In Dedario, supra, the Court held that the work required to install a cable movie channel constituted an alteration (Dedario, 162 AD2d at 1002).Summary of this case from McCue v. Cablevision Sys. Corp.
June 22, 1990
Appeal from the Supreme Court, Erie County, Francis, J.
Present — Dillon, P.J., Callahan, Green, Davis and Lowery, JJ.
Order unanimously reversed on the law with costs to plaintiffs against New York Telephone Company and Niagara Mohawk Power Corporation, defendants' motions denied and plaintiffs' cross motion for partial summary judgment against defendants New York Telephone Company and Niagara Mohawk Power Corporation granted. Memorandum: Plaintiff James Dedario was employed by third-party defendant Niagara Cable Installations, Inc. as an installer. On November 19, 1985, after installing Home Box Office (HBO) for a cable customer, he was injured when he fell from a wooden utility pole. The pole was jointly owned by defendants New York Telephone Company and Niagara Mohawk Power Corporation. Defendant Niagara Frontier Cable Television, Inc. was licensed to use the pole. Metal rungs were imbedded into the pole in a manner intended to facilitate ascent and descent.
To accomplish his purpose, plaintiff was required to climb the utility pole, detach the subscriber's cable, remove a frequency trap and then reconnect the cable. In climbing the pole, plaintiff used pole climbers, which are devices attached to his legs, but, in descending the pole, he used the metal rungs. As plaintiff stepped on the lowest rung, it bent under his weight and he fell approximately seven feet to the ground.
Supreme Court granted defendants' motions for summary judgment on plaintiff's causes of action alleging violations of Labor Law § 240 (1) and § 241 (6), and denied plaintiff's cross motion for partial summary judgment under section 240 (1). The court reasoned that the utility pole was not a "structure" for purposes of Labor Law § 240 (1) and that the work in which plaintiff was engaged was not an activity contemplated by those sections of the Labor Law. We disagree.
Labor Law § 240 (1) provides, in pertinent part: "All contractors and owners and their agents * * * in the erection, demolition, repairing, altering, painting, cleaning or pointing of a building or structure shall furnish or erect, or cause to be furnished or erected for the performance of such labor, scaffolding, hoists, stays, ladders, slings, hangers, blocks, pulleys, braces, irons, ropes, and other devices which shall be so constructed, placed and operated as to give proper protection to a person so employed."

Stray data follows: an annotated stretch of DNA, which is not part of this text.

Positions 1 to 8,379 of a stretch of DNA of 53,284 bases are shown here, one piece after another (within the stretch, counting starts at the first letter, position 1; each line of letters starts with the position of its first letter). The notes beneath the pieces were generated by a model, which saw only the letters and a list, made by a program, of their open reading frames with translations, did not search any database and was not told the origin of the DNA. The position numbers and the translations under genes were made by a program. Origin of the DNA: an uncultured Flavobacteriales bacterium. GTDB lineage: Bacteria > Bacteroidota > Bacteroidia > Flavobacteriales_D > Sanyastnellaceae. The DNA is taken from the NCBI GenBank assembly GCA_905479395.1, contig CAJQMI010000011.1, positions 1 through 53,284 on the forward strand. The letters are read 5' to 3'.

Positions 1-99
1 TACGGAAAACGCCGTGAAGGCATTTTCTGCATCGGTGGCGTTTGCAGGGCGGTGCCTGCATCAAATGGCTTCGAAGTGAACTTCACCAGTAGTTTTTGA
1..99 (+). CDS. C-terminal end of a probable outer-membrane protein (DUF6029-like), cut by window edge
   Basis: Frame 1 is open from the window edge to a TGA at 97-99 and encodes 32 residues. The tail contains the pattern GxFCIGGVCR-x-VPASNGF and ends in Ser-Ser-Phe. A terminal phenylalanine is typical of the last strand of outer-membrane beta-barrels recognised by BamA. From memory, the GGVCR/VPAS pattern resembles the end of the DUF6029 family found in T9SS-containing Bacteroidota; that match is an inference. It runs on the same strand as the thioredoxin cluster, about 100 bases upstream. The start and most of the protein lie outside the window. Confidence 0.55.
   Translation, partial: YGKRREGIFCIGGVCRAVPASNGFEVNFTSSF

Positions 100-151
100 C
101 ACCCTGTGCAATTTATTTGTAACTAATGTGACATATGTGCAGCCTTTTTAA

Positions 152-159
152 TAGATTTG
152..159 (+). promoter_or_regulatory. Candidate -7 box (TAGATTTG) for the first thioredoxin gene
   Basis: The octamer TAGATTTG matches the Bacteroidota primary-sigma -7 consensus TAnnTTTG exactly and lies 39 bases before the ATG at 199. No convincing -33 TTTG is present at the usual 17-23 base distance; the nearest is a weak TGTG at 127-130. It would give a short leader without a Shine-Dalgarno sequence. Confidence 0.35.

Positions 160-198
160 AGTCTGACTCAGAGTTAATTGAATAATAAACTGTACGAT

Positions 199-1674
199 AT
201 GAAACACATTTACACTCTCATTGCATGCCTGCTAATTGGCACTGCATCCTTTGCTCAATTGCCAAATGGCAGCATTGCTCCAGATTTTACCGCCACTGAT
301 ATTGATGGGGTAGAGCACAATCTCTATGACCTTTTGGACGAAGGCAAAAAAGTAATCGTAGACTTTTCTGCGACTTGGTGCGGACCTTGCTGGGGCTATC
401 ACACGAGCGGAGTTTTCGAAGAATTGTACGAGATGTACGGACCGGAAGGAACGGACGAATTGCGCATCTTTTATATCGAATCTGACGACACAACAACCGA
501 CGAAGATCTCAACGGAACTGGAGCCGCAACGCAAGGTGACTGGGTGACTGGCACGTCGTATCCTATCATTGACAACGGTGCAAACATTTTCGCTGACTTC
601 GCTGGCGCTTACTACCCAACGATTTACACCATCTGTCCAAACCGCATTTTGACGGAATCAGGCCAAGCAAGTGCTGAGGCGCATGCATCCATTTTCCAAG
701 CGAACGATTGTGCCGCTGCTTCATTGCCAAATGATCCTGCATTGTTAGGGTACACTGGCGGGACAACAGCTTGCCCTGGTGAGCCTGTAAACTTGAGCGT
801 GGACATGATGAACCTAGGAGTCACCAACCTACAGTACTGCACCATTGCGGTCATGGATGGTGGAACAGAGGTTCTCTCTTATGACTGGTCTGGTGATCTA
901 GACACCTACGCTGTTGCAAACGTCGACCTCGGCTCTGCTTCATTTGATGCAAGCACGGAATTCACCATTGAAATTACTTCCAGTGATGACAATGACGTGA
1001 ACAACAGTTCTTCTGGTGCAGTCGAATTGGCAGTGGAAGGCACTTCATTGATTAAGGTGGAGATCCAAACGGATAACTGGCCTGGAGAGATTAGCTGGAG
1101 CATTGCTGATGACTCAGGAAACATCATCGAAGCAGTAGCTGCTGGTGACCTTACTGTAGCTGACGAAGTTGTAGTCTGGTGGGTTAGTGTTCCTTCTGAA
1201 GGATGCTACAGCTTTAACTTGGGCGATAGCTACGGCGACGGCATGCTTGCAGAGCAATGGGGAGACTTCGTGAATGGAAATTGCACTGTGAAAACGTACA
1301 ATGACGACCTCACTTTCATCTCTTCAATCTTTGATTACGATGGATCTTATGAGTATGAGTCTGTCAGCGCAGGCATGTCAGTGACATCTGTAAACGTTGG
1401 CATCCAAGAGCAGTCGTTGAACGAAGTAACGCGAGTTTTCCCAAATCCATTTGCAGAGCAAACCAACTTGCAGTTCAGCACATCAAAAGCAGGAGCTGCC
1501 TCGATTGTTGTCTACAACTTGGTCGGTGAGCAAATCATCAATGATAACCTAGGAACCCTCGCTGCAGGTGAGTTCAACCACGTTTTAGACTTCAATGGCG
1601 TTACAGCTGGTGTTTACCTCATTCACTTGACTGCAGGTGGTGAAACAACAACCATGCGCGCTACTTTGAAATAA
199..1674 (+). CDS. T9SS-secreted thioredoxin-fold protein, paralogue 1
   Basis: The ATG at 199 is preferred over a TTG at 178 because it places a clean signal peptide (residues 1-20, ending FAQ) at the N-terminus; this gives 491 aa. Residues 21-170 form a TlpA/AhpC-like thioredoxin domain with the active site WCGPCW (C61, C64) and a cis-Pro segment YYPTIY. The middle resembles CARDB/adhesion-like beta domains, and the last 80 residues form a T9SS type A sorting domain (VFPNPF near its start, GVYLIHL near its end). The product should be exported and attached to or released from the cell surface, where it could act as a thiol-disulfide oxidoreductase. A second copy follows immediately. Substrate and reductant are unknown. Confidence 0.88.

We first note that the statute should be read "`as liberally as may be for the accomplishment of the purpose for which it was thus framed'" (Zimmer v. Chemung County Performing Arts, 65 N.Y.2d 513, 521, rearg denied 65 N.Y.2d 1054, quoting Quigley v Thatcher, 207 N.Y. 66, 68). In our view, the utility pole from which plaintiff fell is a "structure" within the meaning of the statute. It is designed, constructed and placed in a manner to facilitate its intended use. The metal rung construction presumes that workers will climb to elevated heights. We also find that the installation of HBO as performed here by plaintiff constituted an alteration to the structure.
On review of all of the evidence submitted on the motions, we find that plaintiff has proved that the owners of the utility pole violated Labor Law § 240 (1) and that the violation was the proximate cause of his injury. We conclude, therefore, that plaintiff is entitled to summary judgment on the issue of liability against defendants New York Telephone Company and Niagara Mohawk Power Corporation. Since plaintiff failed to show that defendant Niagara Frontier Cable Television, Inc. is, as a matter of law, an owner or agent within the meaning of section 240 (1), partial summary judgment may not be granted against that defendant.
We also conclude that plaintiff's cause of action under Labor Law § 241 (6) was improperly dismissed. The alteration resulting from the installation of HBO is "construction work" within the meaning of the statute (see, 12 NYCRR 23-1.4 [b] ; see also, DaBolt v. Bethlehem Steel Corp., 92 A.D.2d 70, lv dismissed 60 N.Y.2d 554).